When it comes to travelling to school and work, the special needs parent has much to worry about: Will my child get lost? Will they know what to do if they get into an accident? Who can help if they get into a meltdown?

Yet the parent also knows that their child needs to learn how to travel independently, because it’s an essential life skill. Until they learn to make their way to school or the workplace by themselves, commuting will remain an obstacle to an independent adult life.

This is a challenge that local charity SG Enable observed through its jobs programmes with special education (SPED) schools. Many graduating special-needs students were not ready for working life, not for lack of work-specific skills but simply because they were unable to travel independently.

Job coaches also observed that parents were hesitant to allow their children to travel on their own, instead accompanying them everywhere. There was little opportunity for parents and children alike to gain the confidence to have the young adults move about on their own.

But what if current technology could address the worries?

Smart watches to the rescue?

SG Enable worked with the National University of Singapore–Chua Thian Poh Community Leadership Programme to study how current technology can be used to help young people with special needs become independent travellers.

One area they identified was virtual reality, or VR. In other countries, virtual reality has been used to allow special needs children to experience and practice commuting while in the safety of the home or school. In Singapore, SPED schools such as Metta School was already using a life-sized simulator called the Interactive Mirror to teach students how to travel to school independently, focusing on tasks such as observing traffic rules, fare card use and following signs and announcements.

Photo of a person using an Interactive Mirror running a simulator for taking an MRT train

An Interactive Mirror running a simulator for taking the MRT

Another technology they identified was the smart watch. Smart watches and GPS pendants designed for children have been quietly gaining popularity among parents in Singapore. Parents use these devices to communicate and to track children’s movements, without the parental control complexities that come with handing kids a full-featured phone. If more special needs parents could adopt such tools, the potential for preparing SPED students for the workplace would be tremendous.

Hitting the streets with smart wearables

SG Enable approached Metta School to develop additional commuting scenarios for the Interactive Mirror. The project was then expanded to include Woodlands Gardens School and Towner Gardens School, so that students from the three schools could practice crossing roads and taking public transportation using the Interactive Mirror in school, before practicing on the streets. SG Enable also began identifying smart watches, GPS tools and apps that were suitable for special needs. StarHub kindly sponsored the SIM cards for the devices.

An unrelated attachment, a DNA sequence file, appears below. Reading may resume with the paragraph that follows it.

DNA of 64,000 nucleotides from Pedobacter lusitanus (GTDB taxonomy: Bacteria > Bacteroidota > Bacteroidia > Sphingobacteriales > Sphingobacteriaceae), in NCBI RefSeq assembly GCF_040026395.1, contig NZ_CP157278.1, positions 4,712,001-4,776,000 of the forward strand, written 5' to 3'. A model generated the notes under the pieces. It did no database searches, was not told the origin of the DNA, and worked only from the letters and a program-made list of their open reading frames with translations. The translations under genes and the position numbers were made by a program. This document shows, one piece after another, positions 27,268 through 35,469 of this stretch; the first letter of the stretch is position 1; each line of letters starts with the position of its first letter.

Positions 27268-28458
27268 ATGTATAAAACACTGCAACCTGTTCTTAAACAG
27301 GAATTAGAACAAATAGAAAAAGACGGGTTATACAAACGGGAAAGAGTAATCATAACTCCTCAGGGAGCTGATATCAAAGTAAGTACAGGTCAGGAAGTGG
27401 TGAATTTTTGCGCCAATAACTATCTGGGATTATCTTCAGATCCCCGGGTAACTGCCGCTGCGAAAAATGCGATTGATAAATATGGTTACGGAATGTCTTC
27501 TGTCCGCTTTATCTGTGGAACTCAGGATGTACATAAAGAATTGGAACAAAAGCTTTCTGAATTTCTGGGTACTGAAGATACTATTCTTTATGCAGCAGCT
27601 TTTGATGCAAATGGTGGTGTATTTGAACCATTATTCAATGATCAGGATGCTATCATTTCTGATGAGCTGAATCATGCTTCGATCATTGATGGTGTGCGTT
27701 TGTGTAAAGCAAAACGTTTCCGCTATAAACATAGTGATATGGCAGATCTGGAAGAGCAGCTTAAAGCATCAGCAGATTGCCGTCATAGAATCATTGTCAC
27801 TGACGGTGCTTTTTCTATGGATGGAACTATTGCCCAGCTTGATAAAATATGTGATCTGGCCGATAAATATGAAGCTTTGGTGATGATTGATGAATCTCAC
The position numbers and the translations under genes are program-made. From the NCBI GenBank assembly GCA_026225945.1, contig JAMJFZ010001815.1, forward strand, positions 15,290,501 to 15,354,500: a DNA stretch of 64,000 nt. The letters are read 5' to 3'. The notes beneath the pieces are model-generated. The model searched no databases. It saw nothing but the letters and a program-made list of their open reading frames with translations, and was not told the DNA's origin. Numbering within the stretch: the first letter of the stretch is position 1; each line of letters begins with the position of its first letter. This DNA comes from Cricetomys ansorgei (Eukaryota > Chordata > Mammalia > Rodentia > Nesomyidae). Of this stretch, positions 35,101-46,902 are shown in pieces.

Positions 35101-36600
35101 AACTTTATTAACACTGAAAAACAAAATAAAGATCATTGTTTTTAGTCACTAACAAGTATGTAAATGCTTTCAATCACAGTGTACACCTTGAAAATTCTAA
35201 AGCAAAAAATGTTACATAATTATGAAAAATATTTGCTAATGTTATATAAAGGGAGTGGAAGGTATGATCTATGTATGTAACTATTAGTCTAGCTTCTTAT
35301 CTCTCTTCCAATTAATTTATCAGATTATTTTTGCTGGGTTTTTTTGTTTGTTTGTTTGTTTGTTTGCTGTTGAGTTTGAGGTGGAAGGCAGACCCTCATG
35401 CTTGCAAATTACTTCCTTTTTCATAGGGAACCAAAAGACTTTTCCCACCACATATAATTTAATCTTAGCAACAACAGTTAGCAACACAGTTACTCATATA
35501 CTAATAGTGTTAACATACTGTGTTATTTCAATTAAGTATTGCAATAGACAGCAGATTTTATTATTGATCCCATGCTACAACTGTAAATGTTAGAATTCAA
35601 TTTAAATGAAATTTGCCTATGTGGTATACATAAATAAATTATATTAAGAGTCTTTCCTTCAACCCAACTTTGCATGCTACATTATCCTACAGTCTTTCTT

Photo of 3 OMG Smart Kids GPS Tracker Watches, in colour pink, blue and white

The OMG Smart Kids GPS Tracker Watch used in the independent travel project. It allows parents to track the wearer’s location, set up alarms when the wearer travels out of range, and supports pre-set friend and emergency numbers.

Participants identified by the schools were then briefed on use of the devices, as well as the steps to take if the train broke down (ask the station master for help) or missed a stop (alight and take the train across the platform).

The actual trial took place on a weekday morning during rush hour. The children made their way from home to the Enabling Village for a community event. Volunteers shadowed the children’s movement, taking note of the situations and activities whenever the children had difficulty.

Safety was a priority for this exercise; while giving the participants room to make minor mistakes (such as missing a stop) before intervening, volunteers were instructed step forward and help the participant if there was ever in an unsafe situation, or the participant experienced a meltdown.

The project ran smoothly, and both volunteers and parents were able to pass useful feedback to SG Enable.

Photo of an independent travel project participant and a volunteer shopping at the FairPrice supermarket at the Enabling Village

An independent travel project participant shops at the FairPrice supermarket at the Enabling Village

Parents told SG Enable the project that gave them confidence their children would be able to travel independently with the help of smart devices. “It was a very well executed programme,” said one parent. “Volunteers were great, and there was extremely smooth operation from beginning to end. There was good communication with the caregivers and a lot to learn for both the participants and their families.”

For its part, SG Enable will be sharing the findings with other SPED schools and at public events so that more parents and young people with special needs will make use of these readily available smart devices.